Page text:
Real NASCAR: White Lightning, Red Clay, and Big Bill France, by Daniel S. Pierce, is hot off the press and hitting bookstores now. If you’re a racing fan or southern history buff, this book is the can’t-miss backstory behind what has become a billion-dollar industry and one of the most popular spectator sports in America. Pierce writes as a historian and a fan, focusing on the sport from the 1940s to the 1970s. This is the NASCAR of sandy beaches and dirt tracks, racing for fun by day and racing from the law by night. NASCAR legend “Humpy” Wheeler calls this book “NASCAR 101,” and he ought to know.
No other book gives the full early history of this wildly popular sport. Pierce knows his stuff. But his history doesn’t end with the last page of his book. He’s blogging at realnascar.com, so you can check in every week for Pierce’s historical insight into what’s happening on the track today. So far he’s blogged about the new History Channel reality series Madhouse and the Bowman Gray Stadium in Winston-Salem where it is filmed, Danica Patrick and the surprising history of women stock car drivers, the rising and falling fortunes of the sport and its on-again/off-again courtship with Detroit automakers.
In his most recent post, he kicks off the 2010 racing season at an annual Daytona 500 viewing party with old friends and describes the earliest races on that city’s sandy beaches. Some excerpts:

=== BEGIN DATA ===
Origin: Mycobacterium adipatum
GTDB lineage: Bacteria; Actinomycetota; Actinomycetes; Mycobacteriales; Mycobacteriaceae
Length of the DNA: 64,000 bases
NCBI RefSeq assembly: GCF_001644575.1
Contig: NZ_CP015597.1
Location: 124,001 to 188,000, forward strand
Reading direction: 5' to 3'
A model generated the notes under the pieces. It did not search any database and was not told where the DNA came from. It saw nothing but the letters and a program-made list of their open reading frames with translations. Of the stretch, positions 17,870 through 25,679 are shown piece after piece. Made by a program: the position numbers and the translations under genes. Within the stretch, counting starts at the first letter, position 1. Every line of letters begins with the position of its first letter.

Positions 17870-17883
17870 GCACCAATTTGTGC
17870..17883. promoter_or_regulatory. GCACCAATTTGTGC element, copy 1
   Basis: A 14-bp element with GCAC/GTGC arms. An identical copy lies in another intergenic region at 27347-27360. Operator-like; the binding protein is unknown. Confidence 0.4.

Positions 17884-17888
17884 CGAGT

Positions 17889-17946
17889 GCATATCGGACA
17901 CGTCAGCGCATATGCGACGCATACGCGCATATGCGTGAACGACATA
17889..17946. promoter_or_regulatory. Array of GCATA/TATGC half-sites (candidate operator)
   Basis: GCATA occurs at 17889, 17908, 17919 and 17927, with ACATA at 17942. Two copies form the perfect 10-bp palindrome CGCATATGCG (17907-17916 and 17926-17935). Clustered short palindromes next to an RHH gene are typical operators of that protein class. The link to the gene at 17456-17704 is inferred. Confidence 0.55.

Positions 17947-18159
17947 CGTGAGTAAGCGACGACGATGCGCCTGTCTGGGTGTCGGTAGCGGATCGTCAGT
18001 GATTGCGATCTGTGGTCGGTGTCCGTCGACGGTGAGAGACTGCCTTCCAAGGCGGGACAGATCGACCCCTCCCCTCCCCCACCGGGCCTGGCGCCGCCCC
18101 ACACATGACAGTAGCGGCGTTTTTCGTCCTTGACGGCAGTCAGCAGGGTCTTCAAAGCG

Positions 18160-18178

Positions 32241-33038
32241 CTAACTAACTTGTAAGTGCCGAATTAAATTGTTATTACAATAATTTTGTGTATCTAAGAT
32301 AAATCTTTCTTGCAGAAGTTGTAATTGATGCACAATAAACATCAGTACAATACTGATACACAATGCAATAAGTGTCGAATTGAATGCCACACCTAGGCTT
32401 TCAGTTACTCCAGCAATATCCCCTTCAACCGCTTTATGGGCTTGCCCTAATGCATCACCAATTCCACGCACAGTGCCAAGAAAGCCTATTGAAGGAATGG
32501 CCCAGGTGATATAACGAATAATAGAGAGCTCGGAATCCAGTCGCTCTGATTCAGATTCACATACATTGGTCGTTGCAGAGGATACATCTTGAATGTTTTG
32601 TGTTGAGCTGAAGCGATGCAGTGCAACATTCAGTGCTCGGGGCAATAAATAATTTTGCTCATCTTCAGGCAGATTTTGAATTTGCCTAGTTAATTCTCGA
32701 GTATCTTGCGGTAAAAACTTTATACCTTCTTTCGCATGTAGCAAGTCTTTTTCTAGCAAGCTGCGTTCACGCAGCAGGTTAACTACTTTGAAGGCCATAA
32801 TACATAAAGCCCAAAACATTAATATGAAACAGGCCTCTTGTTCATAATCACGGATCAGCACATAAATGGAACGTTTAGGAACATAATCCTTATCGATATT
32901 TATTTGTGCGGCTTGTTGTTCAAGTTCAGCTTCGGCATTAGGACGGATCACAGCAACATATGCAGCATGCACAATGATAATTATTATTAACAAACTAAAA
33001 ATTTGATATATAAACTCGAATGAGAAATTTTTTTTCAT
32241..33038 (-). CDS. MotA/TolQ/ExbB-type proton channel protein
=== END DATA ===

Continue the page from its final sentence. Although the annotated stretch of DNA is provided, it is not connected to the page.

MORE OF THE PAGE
On Sunday I watched the “Great American Race” with a group of friends that I have shared this event with for the past fifteen years. We get together at my friend Larry Ward’s house for way too much food, great fellowship, and for making fun of the Tony Stewart fans. There have been some moments at our Daytona party over the years that I’ll never forget. [ . . . ]
Indeed, our Daytona party reminds me that kicking off the racing season at Daytona Beach is not only an important part of a very short tradition of a group of old friends, but one of the greatest—and one of the longest running–traditions in American sports history; one that for much of its history—up until 1958–was at least partially run on the beach itself.[ . . . ]
The early competitions featured a wide variety of automobiles including steam-powered and electric vehicles. Exotic names like Darracq, De Dietrich, Peerless, Napier, Christie, Winton, and Autocar competed alongside more familiar models made by Ford, Mercedes, Renault, and Fiat. By 1905 the fastest cars were topping the 100 mph barrier with Arthur McDonald becoming the first man to do so in a Napier. By the end of the so-called “beach tournaments” in 1910, drivers like Barney Oldfield were topping 130 mph and annually setting world speed records.
Those early Daytona events also began traditions—some not so appealing to modern sensibilities–that fans would talk about for years afterward. Many a race on the beach began with a scattering of sea gulls and other beach birds and the occasional splattering of the same on wind shields. Besides the visual impairment of seagull entrails on windshields, the sand combined with the salt water often scoured them and blinded the drivers. This created the common feature of racing on the beach at Daytona of cars ending up in the surf; a rarely fatal occurrence, but one the fans always enjoyed. Perhaps the most amazing thing, given the proximity of fans—who often stood right on the edge of the race course–to the action and the visual hazards for drivers, is that a race car did not take out a huge number of fans.
To read an interview with Pierce, click here.